Blount and an attorney who had previously represented him did not respond to emails requesting comment.

In 2015, Schwaiger represented a woman named Celeste Moon, who Blount arrested in January of that year for jaywalking and resisting arrest, documents show. During testimony at a hearing in Moon’s criminal case, Blount said he did not use a neck hold on Moon.

“And then we played the video evidence for the court,” Schwaiger said. The video, taken by a bystander, showed Blount wrapping his arm around Moon’s neck and throwing her to the ground. “That matter was dismissed.”

Judge Jamie Thistlethwaite directed prosecutor Scott Uemura to place Blount’s testimony in the DA’s files documenting officers with credibility issues. Prosecutors have a duty to disclose past dishonesty by law enforcement witnesses to defendants under a 1963 U.S. Supreme Court ruling in Brady v. Maryland.

Chief Deputy District Attorney Brian Staebell wrote in an email that his office did review the case to determine if Blount should be placed on the DA’s “Brady list,” and asked the sheriff for any evidence of relevant misconduct in his file.

“We were notified there was none,” Staebell wrote. He said he couldn’t disclose whether Blount was ultimately placed on the list.

A portion of a transcript of an April 15, 2015, Sonoma County Superior Court hearing in which Deputy Charles Blount denies using a carotid hold or putting his arms around a defendant's neck.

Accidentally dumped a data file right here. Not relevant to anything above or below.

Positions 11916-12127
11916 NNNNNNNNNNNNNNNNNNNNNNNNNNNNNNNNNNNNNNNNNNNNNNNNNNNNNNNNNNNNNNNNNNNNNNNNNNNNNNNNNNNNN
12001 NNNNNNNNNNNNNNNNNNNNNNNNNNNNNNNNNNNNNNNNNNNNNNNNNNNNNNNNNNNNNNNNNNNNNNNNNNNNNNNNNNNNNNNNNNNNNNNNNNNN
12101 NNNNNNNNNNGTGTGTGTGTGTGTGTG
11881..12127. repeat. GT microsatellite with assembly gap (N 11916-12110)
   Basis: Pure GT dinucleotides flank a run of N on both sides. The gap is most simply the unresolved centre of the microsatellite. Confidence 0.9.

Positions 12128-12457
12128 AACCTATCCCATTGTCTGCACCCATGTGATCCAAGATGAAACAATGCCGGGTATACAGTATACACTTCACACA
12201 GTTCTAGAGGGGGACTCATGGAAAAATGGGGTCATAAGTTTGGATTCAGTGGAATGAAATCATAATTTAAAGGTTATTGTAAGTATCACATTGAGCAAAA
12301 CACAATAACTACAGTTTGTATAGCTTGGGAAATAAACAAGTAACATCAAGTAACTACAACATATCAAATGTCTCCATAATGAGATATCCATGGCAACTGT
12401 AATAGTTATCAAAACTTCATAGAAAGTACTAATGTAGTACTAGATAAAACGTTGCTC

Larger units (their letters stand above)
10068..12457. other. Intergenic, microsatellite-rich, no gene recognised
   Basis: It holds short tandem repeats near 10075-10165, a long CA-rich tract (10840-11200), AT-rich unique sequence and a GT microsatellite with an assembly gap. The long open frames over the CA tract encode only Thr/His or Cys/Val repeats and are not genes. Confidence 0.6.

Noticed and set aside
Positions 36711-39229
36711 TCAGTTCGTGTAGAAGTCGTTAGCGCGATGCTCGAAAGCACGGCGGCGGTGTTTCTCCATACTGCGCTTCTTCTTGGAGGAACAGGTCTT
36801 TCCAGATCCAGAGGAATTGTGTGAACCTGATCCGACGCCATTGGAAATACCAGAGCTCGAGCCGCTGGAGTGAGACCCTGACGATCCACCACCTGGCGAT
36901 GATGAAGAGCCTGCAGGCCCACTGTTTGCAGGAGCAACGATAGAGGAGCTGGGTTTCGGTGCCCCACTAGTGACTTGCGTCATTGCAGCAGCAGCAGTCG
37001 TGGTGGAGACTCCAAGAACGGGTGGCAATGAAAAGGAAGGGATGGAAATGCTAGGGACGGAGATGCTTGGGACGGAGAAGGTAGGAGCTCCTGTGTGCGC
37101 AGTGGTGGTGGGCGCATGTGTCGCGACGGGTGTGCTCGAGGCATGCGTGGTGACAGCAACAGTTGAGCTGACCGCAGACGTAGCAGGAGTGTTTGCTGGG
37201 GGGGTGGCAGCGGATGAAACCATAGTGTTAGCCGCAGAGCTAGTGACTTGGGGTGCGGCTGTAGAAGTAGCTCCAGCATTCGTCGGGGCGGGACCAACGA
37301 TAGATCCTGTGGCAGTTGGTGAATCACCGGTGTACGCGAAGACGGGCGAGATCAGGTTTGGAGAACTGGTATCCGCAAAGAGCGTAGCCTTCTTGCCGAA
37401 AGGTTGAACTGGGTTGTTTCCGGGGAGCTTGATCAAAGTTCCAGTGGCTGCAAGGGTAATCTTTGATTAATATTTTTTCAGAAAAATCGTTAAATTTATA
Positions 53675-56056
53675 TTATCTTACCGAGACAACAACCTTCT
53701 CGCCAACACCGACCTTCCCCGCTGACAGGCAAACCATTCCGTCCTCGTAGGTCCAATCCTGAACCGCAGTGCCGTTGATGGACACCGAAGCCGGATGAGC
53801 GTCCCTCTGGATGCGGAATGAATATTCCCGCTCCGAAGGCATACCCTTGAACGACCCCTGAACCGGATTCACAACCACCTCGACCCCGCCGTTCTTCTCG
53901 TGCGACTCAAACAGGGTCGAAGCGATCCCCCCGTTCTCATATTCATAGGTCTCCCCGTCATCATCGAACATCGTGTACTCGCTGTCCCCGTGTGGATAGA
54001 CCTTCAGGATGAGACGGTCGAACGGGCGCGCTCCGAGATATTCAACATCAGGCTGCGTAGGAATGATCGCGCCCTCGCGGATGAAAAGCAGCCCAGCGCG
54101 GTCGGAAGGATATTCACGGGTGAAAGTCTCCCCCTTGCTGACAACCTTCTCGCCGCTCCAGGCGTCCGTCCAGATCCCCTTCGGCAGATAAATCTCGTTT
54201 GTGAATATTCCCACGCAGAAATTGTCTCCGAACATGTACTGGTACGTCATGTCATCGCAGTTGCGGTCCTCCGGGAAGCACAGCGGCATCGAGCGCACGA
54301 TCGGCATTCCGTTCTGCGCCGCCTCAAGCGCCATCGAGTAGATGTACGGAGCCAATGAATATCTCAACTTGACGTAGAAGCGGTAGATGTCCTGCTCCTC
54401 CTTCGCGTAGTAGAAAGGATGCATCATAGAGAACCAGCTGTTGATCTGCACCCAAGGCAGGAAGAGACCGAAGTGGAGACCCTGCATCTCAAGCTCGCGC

In 2015, Sonoma County settled a federal lawsuit with a man named Marlon Whitmore, who alleged that deputies, including Blount, used excessive force on him in 2011. Civil rights attorney John Burris, who represented Whitmore in the case, said the settlement was for about $375,000.

Lloyd Beardsley filed a suit in 2016 claiming that he was complying with the officer’s commands when Blount tackled him, punched him in the face and arrested him for public intoxication, fighting and resisting arrest. The fighting charge was dismissed and a jury ultimately found Beardsley not guilty of the other two charges.

“My client felt completely victimized by Blount, when he felt that Blount should have been protecting him,” Beardsley’s civil attorney, Katy Young, wrote in an emailed response. She said the lawsuit settled for a “low monetary amount.”

In court filings, the attorneys representing the  county and Blount disputed the plaintiffs' excessive force claims in both cases.

Blount also used a carotid hold on a severely intoxicated man in 2015, police reports show. The man was initially unconscious, but woke up and became “uncooperative” when deputies tried to handcuff him. Then Blount used the hold.

The Sonoma County Sheriff’s Office said they couldn’t comment on Blount’s past conduct because of the ongoing investigation into Ward’s death by Santa Rosa police.

Santa Rosa Lt. Dan Marincik said via email that his department is focused on the criminal investigation of the incident.

“If there is a nexus between the prior patterns of an officer or deputies [sic] behavior and the criminal investigation we are currently conducting, that is something that we would then look into in greater detail,” Marincik wrote.